Heavy fine for illegally taking fossils

A Longueuil amateur collector who said he wanted to protect fossils from erosion has been fined a record $20,000 after being accused of illegally removing them from national parks.

Heavy fine for illegally taking fossils

A Longueuil amateur collector who said he wanted to protect fossils from erosion has been fined a record $20,000 after being accused of illegally removing them from national parks.

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“I may have been misguided and arrogant, but my main objective was to save these fossils from erosion,” Marc Haensel, who refuses to be called a looter, told the Journal.

While visiting Kootenay, Yoho and Jasper parks in British Columbia and Alberta in the summer of 2020, the now 24-year-old took the opportunity to collect no less than 45 fossils.

Parks Canada, however, launched an investigation into the case after being alerted by a report from the public.

In November 2020, among others with the collaboration of the Longueuil police, a search warrant made it possible to find the fossils.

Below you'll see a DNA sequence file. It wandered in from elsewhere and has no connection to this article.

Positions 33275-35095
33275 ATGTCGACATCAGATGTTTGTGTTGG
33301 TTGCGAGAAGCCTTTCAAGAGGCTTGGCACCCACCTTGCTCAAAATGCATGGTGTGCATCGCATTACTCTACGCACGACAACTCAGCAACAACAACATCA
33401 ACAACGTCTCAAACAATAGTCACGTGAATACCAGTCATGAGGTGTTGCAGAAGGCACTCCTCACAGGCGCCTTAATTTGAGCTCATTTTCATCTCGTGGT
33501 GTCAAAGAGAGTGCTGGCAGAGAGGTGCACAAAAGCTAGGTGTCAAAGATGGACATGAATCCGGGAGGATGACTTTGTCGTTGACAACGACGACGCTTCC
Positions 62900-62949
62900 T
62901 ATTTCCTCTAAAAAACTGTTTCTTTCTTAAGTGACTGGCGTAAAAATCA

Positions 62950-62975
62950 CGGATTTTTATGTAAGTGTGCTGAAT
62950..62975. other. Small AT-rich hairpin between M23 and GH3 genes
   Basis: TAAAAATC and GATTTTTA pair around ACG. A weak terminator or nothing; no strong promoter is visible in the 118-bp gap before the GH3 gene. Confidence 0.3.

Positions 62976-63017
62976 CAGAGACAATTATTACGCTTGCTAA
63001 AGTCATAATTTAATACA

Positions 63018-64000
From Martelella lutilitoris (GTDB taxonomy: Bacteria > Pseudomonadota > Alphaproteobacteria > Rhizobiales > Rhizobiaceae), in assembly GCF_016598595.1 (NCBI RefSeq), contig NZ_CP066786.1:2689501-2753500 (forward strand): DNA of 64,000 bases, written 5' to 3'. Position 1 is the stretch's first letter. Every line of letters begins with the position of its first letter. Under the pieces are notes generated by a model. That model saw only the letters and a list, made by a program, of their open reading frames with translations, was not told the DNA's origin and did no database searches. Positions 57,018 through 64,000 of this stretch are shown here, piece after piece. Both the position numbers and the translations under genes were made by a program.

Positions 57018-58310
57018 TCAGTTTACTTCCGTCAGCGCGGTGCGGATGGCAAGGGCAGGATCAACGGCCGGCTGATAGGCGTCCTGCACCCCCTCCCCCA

An expert from the Royal Ontario Museum was able to confirm their origins.

"The fossils were mostly from the Marble Canyon quarry in Kootenay National Park, an area that is not currently accessible to the public," Parks Canada said in a statement yesterday.

Priceless

Marc Haensel finally admitted his guilt for kidnapping natural objects and illegal wildlife trafficking on April 27, which earned him a $20,000 fine and a 5-month curfew. This is a record sum for the removal of fossils from the Burgess Shale.

Classified as world heritage and representing the oldest evidence of the presence of organisms on Earth, they are more than 505 million years old, according to Parks Canada.

“It is a period when we have a strong diversification in the animal world, underlines Richard Cloutier, professor in the department of biology, chemistry and geography at the University of Quebec at Rimouski. It is a site that is very important in terms of evolution. »

Well intentioned

Haensel, who sells several fossils on his own site and multiplies the publications on social networks on the subject, assures that he meant well.

“A fossil that is left on the surface is not going to last very long with rain or snow. After 5 years, there is not much left,” he insists.

However, researchers must obtain a research and collection permit from Parks Canada for each expedition to the Burgess Shale deposits.

“If we have regulations that researchers must respect, it is obvious that the general public must also respect [the]”, comments Mr. Cloutier.


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